Thursday 9 November 2017

Filling A Christmas Stocking

Everyone in our family loves to open their Christmas stocking on Christmas morning.  It's been a tradition for our girls since they were early primary school age.  In recent years I thought I'd fill one for Darren and I and it was such a success we continued the tradition.  Darren didn't want to miss out on all the fun.

Filling a stocking doesn't have to cost a small fortune.  If you buy what retailers call a " stocking filler " then you could be spending thousands.  Really,  an ipad or aftershave hardly qualifies as a stocking filler unless you are the rich or famous.

Depending on our budget for the year,  our stocking goodies cost between $30 - $50 for each stocking.  If our budget is $30 then we use smaller stockings so they still look full.  We don't fill them with rubbish and try to put some useful things in as well as novelty.  I shop all year round to get some things on clearance and wait until the supermarkets have their toiletries on half price sales.  $2 shops and discount stores sell an array of goodies suitable for filling the stocking.

Here are some ideas for filling your Christmas stockings -

Something to wear

*  Socks - plain or character
*  Tshirt ( they are so cheap now )
*  Thongs footwear
*  Hat - cap,  beanie or sun visor
*  Scarves - Winter / Football / Spring type
*  Necklace
*  Men's neck tie
*  Hankies
*  Apron - kitchen or bbq
*  Bangles / bracelets

Something to eat

*  Lollies
*  Chocolate
*  Favourite breakfast cereal.  Maybe treat them to a sugary one
*  Nuts
*  Chips
*  Biscuits - sweet or savoury.  Store bought or homemade
*  Icecream topping
*  Marinades,  bbq type sauces
*  Chocolate share bag
*  Lolly stocking


*  Shower gel
*  Razors
*  Fancy soaps
*  Shower puffs / scrubby
*  Makeup
*  Makeup remover wipes
*  Bubble bath
*  Bath bombs
*  Tissues in little packets
*  Deodorant
*  Mirror - on stand or compact
*  Hair ties - pretty or in school colors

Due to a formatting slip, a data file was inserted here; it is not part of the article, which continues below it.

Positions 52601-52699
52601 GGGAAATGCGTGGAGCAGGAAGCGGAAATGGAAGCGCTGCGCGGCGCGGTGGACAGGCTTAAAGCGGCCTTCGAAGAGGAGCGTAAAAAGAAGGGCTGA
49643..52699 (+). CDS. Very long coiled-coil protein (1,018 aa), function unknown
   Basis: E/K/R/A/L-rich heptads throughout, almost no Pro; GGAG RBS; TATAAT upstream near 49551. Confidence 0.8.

*  Nail files
*  Makeup brushes
*  Toiletry bags
*  Hair brushes or combs
*  Hair clips
*  Hair gel or hair products
*  Fancy shampoo / conditioner
*  Shower cap

Fun stuff

*  Glow sticks
*  Address books or diaries
*  Calendar
*  Dvds
*  Travel mugs
*  Torch - regular size or travel
*  Magazines
*  Ice cube trays - novelty
*  Water bottles
*  Candles
*  Stationery - post it notes,  sticky tape and scissors ( if they pinch yours )
*  Lego - small box
*  Purse / Wallet
*  Key chains
*  Coffee cup
*  Phone charger / cord
*  Ear phones / head phones
*  Board games - full sized or travel
*  Slinkies
*  Cookie cutters
*  Garden hand tools
*  Veggie seeds
*  Craft items - for young and old
*  Bubbles
*  Tennis balls
*  Golf balls
*  Deck of cards

What do you like to put in your Christmas stockings ?  

Have you found something that worked really well ?     


  1. Some great ideas there Wendy, thanks.

  2. Great blog post and good timing Wendy as we start to think about that exact topic in my house
    Regards Julie Pilbara WA

  3. That is so helpful. Big thanks to you Wendy.

  4. Great ideas, Wendy!

    When my girls moved away to the city for Uni and were sharing a unit, as part of their presents I'd do up a laundry basket of household goodies each Christmas- things they hated spending their money on.
    Bin liners
    Dish tabs
    dishwashing liquid
    shampoo/conditioner (their fave brands)
    body wash
    tooth brushes
    paper towel